Mar 16, 2012

Teaching Your Partner about Insurance

When my grandfather passed away recently it led to a reassessment of how bills and information are handled in both mine and my parents’ households. We realised that after 55 years of relying upon my grandfather to deal with bills, payments and all finances, my grandmother didn’t know where to start or who to contact. The cultural differences between this generation and my own are huge, and there is now a much greater level of cooperation, but there may still be a separation.

Whilst you may think that it is fine for one person in a relationship to handle finances, it could actually create a huge problem if that person were to suffer an accident or leave the relationship. It is ok for one person to retain responsibility, of course, but it is vital that you provide your partner with the skills to cope with finances and an understanding of how you do it – otherwise they could be left unable to manage. Here is a simple method for sharing knowledge about
home insurance and other finances with your partner:

● Collate the Information
All of the necessary information needs to be available to both partners in a relationship. This is vitally important, so that your partner is able to determine which companies you utilise – for everything, from water to internet – in your absence.

● Give Them Access
Knowing which companies you use is only useful if both partners can access the information needed to make changes. As much of this is carried out online and by phone, it is important that both of you know the passwords and understand the needs and arrangements.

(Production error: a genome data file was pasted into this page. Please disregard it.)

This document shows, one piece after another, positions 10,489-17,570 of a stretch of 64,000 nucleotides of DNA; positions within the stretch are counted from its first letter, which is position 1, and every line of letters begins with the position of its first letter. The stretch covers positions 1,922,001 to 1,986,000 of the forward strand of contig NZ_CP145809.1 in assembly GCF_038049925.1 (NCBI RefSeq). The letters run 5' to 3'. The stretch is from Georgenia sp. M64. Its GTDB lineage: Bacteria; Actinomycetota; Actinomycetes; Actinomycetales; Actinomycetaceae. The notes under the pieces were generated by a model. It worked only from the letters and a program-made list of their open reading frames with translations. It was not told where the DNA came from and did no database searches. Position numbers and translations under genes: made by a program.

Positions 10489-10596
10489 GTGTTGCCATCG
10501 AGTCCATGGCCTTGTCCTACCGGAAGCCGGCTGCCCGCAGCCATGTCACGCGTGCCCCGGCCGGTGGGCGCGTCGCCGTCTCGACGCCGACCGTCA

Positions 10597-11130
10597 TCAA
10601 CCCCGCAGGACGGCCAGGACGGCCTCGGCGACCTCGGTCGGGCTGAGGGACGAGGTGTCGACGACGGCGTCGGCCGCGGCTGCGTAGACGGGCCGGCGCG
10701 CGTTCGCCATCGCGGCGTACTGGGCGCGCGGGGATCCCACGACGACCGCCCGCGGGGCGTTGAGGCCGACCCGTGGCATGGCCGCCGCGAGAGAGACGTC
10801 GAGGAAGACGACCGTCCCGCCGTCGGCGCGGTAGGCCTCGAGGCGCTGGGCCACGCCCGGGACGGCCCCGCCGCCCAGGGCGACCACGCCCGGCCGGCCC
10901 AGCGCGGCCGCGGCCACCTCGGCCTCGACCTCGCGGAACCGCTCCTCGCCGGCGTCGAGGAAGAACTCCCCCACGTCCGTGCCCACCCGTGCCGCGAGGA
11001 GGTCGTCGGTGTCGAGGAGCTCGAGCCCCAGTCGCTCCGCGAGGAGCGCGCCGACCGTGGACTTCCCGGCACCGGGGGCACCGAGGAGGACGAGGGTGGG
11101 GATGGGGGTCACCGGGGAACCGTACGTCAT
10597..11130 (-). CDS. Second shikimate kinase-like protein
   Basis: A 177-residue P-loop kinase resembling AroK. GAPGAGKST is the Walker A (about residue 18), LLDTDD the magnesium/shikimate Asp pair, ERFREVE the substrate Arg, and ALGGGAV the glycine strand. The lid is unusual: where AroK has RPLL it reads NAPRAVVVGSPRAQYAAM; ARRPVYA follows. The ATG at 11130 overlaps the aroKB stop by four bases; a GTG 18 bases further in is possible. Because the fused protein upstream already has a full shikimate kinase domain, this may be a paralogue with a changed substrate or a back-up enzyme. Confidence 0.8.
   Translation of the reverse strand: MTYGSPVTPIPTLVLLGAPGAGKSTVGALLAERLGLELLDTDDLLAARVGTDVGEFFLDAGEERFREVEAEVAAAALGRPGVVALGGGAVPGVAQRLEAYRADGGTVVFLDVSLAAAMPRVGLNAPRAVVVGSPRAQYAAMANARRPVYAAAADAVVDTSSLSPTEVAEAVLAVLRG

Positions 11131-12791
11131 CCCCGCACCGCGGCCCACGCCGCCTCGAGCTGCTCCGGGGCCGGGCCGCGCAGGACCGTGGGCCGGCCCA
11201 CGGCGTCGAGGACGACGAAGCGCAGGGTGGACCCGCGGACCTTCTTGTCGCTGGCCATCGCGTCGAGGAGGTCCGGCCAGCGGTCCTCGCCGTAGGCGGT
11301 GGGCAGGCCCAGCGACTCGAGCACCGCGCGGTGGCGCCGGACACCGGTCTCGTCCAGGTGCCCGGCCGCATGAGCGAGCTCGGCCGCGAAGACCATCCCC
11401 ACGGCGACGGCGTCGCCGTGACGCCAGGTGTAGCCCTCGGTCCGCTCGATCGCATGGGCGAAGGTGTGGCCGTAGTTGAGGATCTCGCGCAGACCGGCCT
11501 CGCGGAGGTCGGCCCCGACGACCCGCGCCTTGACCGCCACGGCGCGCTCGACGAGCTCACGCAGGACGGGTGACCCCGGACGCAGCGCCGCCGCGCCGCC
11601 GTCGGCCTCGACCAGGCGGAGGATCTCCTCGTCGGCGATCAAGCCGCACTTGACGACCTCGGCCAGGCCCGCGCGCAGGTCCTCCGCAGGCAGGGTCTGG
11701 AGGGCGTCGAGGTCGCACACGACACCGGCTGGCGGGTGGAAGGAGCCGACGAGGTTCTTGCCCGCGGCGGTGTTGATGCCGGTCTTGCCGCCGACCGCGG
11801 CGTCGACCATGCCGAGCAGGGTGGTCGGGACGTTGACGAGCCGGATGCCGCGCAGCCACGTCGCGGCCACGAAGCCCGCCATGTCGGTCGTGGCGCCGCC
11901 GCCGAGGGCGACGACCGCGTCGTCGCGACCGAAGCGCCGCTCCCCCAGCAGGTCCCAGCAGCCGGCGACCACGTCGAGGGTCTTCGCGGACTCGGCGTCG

● Explain
Explanation is vital to this process. If your partner knows how to access the necessary information but not how to deal with it or process it, then there is no point. Explain what everything is and why it is important. This is particularly important for things like life insurance, property tax and
contents insurance because their uses and processes are less obvious than electricity, for example.

● Demonstrate
Let them assist you in the process of paying bills and managing budgets for the household. This educational process should help them to understand what you are doing as you do it.

● Split Responsibilities
The best way to keep a good level of understanding is to provide your partner with responsibilities. By splitting the responsibilities and exchanging them occasionally, you will necessarily both have a decent level of understanding about the financial situation.

● Discuss the Future
Discussing future arrangements is possibly the most important part of this process. Consider the financial state that you would be in if either partner died, fell terminally ill, or were unable to work for any reason. Planning for the future and for the worst-case scenario is the only way that you can ensure it would have a minimal impact if it were to occur.

1 komentar:

WE March 16, 2012  

Useful information, thanks for sharing.

Yes, it is very much essential to know the finance of the family by spouse

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